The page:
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Regulatory Changes for Addressing Listeria Expected

28 January 2009
Manitoba Pork Council

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CANADA - The Canadian Food Inspection Agency expects final recommendations for regulatory changes that will reduce the risk of food becoming contaminated by listeria by the end of March, writes Bruce Cochrane.

Health Canada is responsible for setting safety standards for food products produced in Canada while the Canadian Food Inspection Agency is responsible for ensuring those standards are correctly implemented.

In the wake of last summer's nation-wide listeriosis outbreak a joint Health Canada-CFIA working group was formed to recommend regulatory changes to reduce the risk posed by listeria.

CFIA national meat processing specialist Dr Suzanne Duguette told those on hand last week for the Banff Pork Seminar the working group has come up with a series of recommendations.

Dr Suzanne Duguette-Canadian Food Inspection Agency

The working group has come up with different factors that are being proposed as components in controlling the risk posed by listeria in ready-to-eat meat products and these include the mandatory testing by operators of food contact surfaces for listeria species or listeria monocytogenes as well as making product testing based on risk presented by products applicable to all federally registered establishments.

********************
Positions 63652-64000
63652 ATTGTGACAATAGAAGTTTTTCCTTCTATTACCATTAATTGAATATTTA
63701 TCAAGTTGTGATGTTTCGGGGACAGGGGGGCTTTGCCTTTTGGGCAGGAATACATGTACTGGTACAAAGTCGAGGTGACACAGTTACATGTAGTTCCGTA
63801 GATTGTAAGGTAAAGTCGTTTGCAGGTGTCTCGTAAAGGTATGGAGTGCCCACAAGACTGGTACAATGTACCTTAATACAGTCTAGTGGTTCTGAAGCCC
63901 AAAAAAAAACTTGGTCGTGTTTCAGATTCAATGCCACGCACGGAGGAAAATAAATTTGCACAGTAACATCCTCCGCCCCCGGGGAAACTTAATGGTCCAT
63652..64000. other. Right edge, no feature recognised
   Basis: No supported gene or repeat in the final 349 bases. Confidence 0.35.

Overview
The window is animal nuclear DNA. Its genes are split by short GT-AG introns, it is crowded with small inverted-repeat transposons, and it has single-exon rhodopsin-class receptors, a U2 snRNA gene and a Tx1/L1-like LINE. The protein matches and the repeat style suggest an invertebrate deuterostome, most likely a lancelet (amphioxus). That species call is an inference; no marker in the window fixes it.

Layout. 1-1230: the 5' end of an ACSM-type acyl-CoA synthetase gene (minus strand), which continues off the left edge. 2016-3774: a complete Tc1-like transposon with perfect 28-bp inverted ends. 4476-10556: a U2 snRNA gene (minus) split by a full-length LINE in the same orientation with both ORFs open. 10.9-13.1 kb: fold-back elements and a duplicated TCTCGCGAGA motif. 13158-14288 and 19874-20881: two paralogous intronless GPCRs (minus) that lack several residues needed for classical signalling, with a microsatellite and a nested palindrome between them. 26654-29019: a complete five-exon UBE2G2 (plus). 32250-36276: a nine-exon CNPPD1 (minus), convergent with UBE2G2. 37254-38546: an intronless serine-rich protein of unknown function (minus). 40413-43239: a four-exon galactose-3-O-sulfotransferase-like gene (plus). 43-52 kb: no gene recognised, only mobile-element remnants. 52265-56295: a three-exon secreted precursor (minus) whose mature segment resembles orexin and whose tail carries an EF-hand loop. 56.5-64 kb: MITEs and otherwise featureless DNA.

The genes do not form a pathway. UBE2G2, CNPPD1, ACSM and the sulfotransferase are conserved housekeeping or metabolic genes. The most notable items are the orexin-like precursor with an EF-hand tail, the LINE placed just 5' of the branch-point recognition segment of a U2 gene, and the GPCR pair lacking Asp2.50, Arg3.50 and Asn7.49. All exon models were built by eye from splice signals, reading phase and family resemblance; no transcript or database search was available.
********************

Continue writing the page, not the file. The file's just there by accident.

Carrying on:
There will be mandatory reporting of any unsatisfactory results for those two types of testing as well as specifications in methodologies in lab procedures.
In addition to that CFIA will increase its level of product testing and will reinstate food contact surface testing for listeria monocytogenes.

Dr Duguette says public comments on the proposed changes are now being analyzed and the working group is targeting the end of march for the release of a final document.

She suggests everybody has to do their part, the consumers as well as the operators and government, to ensure food safety.

TheCattleSite News Desk


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